Purdue University Study: Eliminating GMOs Would Take Toll on Environment, Economies
February 29, 2016
WEST LAFAYETTE, Ind. – Higher food prices, a significant boost in greenhouse gas emissions due to land use change and major loss of forest and pasture land would be some results if genetically modified organisms in the United States were banned, according to a Purdue University study.
Wally Tyner, James and Lois Ackerman Professor of Agricultural Economics; Farzad Taheripour, a research associate professor of agricultural economics; and Harry Mahaffey, an agricultural economics graduate student, wanted to know the significance of crop yield loss if genetically modified crops were banned from U.S. farm fields, as well as how that decision would trickle down to other parts of the economy. They presented their findings at the International Consortium on Applied Bioeconomy Research in Ravello, Italy, last year. The findings of the study, funded by the California Grain & Feed Association, will be published in the journal AgBioForum this spring.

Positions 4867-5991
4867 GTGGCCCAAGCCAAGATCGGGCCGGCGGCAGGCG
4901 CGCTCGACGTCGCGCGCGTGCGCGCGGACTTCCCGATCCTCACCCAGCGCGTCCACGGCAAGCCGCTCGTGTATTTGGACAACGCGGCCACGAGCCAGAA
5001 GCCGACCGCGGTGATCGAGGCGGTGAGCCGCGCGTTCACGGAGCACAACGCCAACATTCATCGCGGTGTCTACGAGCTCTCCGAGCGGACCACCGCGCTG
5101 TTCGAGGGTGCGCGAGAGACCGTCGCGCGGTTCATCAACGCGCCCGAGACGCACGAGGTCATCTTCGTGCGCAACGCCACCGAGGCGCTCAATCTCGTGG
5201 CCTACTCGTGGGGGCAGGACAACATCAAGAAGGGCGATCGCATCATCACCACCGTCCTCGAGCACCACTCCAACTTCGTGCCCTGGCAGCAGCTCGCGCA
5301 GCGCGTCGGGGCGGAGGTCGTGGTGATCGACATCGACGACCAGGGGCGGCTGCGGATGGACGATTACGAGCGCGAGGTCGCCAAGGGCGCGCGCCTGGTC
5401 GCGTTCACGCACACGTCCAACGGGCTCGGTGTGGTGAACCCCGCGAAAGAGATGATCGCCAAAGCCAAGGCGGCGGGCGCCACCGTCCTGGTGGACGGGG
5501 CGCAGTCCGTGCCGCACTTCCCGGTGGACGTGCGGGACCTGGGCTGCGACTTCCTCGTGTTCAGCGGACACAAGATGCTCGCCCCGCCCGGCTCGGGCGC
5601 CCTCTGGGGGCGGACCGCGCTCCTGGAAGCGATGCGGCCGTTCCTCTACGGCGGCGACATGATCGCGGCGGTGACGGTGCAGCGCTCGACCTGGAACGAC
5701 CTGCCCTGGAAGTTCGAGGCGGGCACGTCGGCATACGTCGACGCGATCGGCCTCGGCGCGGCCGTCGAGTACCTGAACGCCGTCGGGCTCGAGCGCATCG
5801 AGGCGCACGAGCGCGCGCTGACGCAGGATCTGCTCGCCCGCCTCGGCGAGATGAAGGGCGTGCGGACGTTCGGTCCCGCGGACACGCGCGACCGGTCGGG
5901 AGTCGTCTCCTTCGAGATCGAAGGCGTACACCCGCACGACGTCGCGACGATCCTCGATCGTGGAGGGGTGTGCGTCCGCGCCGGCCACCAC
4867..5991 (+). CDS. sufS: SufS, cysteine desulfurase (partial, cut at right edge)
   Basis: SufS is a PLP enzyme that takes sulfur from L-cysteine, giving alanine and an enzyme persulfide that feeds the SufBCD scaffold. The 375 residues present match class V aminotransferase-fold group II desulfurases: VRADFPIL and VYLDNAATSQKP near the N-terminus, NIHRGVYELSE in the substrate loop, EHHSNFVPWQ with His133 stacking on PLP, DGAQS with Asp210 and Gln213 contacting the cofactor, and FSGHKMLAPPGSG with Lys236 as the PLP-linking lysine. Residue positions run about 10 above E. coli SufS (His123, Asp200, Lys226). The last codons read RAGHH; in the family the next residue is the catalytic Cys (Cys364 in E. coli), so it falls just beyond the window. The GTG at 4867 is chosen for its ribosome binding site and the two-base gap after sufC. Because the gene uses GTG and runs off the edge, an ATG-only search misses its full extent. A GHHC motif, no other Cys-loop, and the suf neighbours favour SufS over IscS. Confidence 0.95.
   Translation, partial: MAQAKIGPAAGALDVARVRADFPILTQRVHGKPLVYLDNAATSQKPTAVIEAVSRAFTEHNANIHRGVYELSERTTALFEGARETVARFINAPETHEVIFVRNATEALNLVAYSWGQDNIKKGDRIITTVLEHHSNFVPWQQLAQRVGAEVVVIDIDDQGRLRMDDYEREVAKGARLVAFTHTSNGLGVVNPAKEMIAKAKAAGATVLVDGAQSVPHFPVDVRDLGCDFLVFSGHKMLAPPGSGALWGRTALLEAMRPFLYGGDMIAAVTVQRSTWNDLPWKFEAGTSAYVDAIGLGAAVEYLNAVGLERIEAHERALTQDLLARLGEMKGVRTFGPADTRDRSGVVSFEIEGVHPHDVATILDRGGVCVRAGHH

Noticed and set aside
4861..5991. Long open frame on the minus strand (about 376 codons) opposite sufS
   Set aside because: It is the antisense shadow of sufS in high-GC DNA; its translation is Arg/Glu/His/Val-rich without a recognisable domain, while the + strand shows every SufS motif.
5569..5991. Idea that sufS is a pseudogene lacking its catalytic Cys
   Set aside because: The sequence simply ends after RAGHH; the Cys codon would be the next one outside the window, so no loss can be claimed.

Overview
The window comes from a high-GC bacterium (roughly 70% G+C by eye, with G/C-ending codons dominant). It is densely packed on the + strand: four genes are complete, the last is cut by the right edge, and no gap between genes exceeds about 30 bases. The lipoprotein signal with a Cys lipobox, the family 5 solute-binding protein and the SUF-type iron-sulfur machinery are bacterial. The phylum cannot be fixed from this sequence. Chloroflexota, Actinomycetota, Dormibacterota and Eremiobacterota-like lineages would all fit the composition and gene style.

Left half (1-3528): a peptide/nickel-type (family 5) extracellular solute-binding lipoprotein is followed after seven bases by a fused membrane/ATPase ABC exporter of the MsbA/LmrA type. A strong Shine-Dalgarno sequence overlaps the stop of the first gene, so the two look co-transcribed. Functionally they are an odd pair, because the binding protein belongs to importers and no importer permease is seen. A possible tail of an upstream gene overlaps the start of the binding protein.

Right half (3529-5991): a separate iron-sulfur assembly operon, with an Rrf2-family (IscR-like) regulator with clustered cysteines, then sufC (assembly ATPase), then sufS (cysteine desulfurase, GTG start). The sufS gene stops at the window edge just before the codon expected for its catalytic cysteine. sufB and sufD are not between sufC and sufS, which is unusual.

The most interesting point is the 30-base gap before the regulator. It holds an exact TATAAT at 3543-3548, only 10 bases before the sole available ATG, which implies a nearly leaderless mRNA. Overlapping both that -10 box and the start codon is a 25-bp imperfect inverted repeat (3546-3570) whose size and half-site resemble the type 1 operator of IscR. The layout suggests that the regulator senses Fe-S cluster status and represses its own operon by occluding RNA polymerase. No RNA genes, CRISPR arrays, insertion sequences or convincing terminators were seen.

“This is not an argument to keep or lose GMOs,” Tyner said. “It’s just a simple question: What happens if they go away?”
The economists gathered data and found that 18 million farmers in 28 countries planted about 181 million hectares of GMO crops in 2014, with about 40 percent of that in the United States.
They fed that data into the Purdue-developed GTAPBIO model, which has been used to examine economic consequences of changes to agricultural, energy, trade and environmental policies.
Eliminating all GMOs in the United States, the model shows corn yield declines of 11.2 percent on average. Soybeans lose 5.2 percent of their yields and cotton 18.6 percent. To make up for that loss, about 102,000 hectares of U.S. forest and pasture would have to be converted to cropland and 1.1 million hectares globally for the average case.